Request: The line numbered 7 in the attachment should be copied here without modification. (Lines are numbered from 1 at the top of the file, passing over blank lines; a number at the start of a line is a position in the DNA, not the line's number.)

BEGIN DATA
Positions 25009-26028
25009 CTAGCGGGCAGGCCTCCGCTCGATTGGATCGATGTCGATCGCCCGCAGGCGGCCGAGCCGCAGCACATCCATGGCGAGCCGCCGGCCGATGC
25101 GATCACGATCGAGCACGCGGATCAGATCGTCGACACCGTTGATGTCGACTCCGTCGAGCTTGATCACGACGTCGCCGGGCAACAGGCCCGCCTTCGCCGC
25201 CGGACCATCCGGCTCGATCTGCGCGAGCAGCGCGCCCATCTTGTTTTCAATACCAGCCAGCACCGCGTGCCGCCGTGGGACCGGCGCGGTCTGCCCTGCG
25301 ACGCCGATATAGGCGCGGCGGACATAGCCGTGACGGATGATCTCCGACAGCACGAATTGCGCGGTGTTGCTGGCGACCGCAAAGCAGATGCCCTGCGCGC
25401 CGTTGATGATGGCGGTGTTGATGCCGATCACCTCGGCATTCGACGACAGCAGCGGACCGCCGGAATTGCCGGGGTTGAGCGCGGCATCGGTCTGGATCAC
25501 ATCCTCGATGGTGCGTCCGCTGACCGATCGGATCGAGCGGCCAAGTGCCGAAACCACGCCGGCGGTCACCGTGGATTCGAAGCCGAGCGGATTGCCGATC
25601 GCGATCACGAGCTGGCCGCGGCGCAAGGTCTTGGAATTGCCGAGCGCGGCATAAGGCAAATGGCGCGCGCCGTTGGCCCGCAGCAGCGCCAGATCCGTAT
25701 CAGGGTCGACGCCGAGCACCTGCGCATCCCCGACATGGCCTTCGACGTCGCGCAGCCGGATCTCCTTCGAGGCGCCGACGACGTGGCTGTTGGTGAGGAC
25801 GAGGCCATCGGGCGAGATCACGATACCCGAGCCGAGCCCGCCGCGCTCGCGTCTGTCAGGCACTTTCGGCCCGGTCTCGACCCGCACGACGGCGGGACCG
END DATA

25501 ATCCTCGATGGTGCGTCCGCTGACCGATCGGATCGAGCGGCCAAGTGCCGAAACCACGCCGGCGGTCACCGTGGATTCGAAGCCGAGCGGATTGCCGATC